A lot of services today still recommend the implicit flow for an OpenID Connect/Oauth2 token exchange when developing Single-Page Apps. (See Okta - now recommends PKCE w/ implicit fallback, Google, Auth0)

Some newer guidance out there points towards using the Authorization Code Flow without a client_secret in the token exchange step, which I can agree makes sense for the reasons cited in the article (e.g. tokens don't live within browser history, web logs, etc.). Why isn't this concept taken a step further with PKCE? Instead of omitting the client_secret completely, why not utilize a dynamic one as it is recommended for native applications? SPAs and Native Apps are both considered "public clients" where a secret cannot be safely kept, but only Native Apps get the PKCE recommendation while SPAs seem to be kept in the past.

I understand the security implications PKCE is trying to solve doesn't directly relate to a browser only context, but couldn't this be viewed as a defense-in-depth mechanism and utilized anyway? I know from experience Google won't let you generate a Web Application Credential and try to use anything but implicit for a SPA (see this issue), the Authorization Code flow will expect a client_secret and the PKCE exchange only works if you choose a native app credential type but then you can't specify https redirect_uri's for your application.

Other providers allow PKCE with Authorization Code flow in a web-context, but it isn't recommended from them. Am I wrong in wanting this and utilizing it? It seems fairly trivial to add the additional steps of generating and passing around the code challenges with the Web Crypto APIs available (targeting newer browsers and shimming as needed).

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    For all who didn't know what PKCE means (like me), a link to Proof Key for Code Exchange. Commented Apr 3, 2018 at 21:12
  • Some more reading... "In practice, there are only very limited cases in which this is necessary. Several major implementations (Keycloak, Deutsche Telekom, Smart Health IT) have chosen to avoid the Implicit Flow completely and use the Authorization Code flow instead." oauth.com/oauth2-servers/single-page-apps Commented Oct 9, 2018 at 19:41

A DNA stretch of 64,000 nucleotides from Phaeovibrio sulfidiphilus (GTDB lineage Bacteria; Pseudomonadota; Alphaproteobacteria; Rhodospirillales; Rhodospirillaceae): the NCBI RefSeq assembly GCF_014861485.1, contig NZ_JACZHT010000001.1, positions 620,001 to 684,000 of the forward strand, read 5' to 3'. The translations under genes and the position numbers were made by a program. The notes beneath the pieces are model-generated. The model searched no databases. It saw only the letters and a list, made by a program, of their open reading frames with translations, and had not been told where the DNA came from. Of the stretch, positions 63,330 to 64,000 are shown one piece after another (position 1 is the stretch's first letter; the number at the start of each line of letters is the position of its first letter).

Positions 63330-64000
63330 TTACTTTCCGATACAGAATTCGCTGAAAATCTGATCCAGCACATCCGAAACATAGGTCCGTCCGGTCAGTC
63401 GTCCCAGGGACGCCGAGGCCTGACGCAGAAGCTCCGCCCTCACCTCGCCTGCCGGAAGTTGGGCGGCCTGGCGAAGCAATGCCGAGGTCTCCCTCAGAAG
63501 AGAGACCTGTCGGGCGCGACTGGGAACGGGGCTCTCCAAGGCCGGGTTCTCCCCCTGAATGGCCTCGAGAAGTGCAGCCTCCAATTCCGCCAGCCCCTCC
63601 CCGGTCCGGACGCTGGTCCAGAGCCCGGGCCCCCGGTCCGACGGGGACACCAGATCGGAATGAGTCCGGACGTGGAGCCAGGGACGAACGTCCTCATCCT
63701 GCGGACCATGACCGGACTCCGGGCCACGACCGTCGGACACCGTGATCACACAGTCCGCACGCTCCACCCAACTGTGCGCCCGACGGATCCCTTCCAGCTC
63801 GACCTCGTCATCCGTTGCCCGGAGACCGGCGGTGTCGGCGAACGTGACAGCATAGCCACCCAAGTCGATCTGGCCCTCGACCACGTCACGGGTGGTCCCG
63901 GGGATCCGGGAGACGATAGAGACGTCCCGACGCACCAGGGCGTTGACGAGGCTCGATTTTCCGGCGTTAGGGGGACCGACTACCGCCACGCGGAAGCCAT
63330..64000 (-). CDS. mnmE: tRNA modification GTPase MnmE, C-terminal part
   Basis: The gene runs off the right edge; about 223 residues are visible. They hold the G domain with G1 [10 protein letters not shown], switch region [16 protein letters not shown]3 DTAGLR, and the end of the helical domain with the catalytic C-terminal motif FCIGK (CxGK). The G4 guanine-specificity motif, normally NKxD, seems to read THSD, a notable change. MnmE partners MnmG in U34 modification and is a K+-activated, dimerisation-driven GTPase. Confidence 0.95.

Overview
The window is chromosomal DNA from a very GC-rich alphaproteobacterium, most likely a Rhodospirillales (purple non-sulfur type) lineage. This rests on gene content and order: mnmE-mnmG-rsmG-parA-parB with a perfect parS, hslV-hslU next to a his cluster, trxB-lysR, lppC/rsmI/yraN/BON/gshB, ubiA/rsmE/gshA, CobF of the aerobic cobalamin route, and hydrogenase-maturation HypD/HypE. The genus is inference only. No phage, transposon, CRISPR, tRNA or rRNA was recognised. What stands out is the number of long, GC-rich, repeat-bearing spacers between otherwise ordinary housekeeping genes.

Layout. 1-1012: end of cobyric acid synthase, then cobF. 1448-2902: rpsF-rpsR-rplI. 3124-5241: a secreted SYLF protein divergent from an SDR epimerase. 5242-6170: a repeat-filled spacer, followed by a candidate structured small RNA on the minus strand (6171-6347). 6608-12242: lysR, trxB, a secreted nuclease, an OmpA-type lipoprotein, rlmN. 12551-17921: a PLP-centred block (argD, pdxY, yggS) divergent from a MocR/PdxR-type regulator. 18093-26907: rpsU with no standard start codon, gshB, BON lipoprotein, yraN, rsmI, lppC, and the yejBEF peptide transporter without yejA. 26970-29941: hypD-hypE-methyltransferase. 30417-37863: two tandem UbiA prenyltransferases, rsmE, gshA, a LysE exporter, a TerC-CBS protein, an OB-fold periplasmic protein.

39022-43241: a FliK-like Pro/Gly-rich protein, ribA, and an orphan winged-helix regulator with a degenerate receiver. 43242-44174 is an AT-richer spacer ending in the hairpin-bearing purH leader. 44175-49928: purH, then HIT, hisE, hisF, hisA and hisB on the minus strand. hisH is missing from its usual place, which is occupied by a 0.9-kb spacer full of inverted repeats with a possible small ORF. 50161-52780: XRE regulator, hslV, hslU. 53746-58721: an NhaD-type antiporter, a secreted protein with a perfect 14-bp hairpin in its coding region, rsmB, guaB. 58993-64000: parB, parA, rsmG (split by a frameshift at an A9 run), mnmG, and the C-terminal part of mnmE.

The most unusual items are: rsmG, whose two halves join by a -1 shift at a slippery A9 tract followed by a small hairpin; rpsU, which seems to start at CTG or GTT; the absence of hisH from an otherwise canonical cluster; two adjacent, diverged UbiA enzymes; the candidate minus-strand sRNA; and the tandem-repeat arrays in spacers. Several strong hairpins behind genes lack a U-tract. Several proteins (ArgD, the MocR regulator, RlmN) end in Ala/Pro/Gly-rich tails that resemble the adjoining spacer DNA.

• "In the context of browser apps (“single page apps”), the OAuth2 Implicit Flow was designed when most browsers did not allow developers to modify the history via, for example, pushState. Back then, using hashtags was the only way to transmit data via URLs to JavaScript applications running in the browser. Today, as browser APIs improved, it’s possible to use the OAuth2 Authorize Code Flow for browser apps instead, and benefit from, e.g., refresh tokens." ory.sh/oauth2-for-mobile-app-spa-browser Commented Oct 9, 2018 at 19:42
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    I'm a contributor to some ory projects (not relevant I guess) and that blog post is a bit misleading - refresh tokens must be kept in a secure and safe location which, according to OWASP, is not currently possible in the browser - thus making refresh tokens unsafe in the setting of a SPA.
    – someone1
    Commented Oct 9, 2018 at 20:33
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    @JW - Yes that'd be considered secure if the plugin works by securely storing secrets in a hardware backed cryptographic storage. You'd just have to be sure your auth logic isn't shared with any web version of the app since you won't have secure storage on a browser. Alternatively, there are AppAuth implementations for mobile that you might be able to load prior to a Cordova app? I'd think it more secure if you left all interactions with tokens and storage native to the platform and build a bridge for Cordova. If security is paramount, better off going native (or similar) vs Cordova IMHO.
    – someone1
    Commented Dec 31, 2018 at 19:54

3 Answers 3


While all the other answers are correct, the latest OAuth 2.0 for Browser-Based Apps Best Practices Doc (January 29, 2019) states that (emphasis mine):

  1. Overview

For authorizing users within a browser-based application, the best
current practice is to

o Use the OAuth 2.0 authorization code flow with the PKCE extension


As well as

7.1. Initiating the Authorization Request from a Browser-Based Application

Public browser-based apps MUST implement the Proof Key for Code
Exchange (PKCE [RFC7636])
extension to OAuth, and authorization
servers MUST support PKCE for such clients.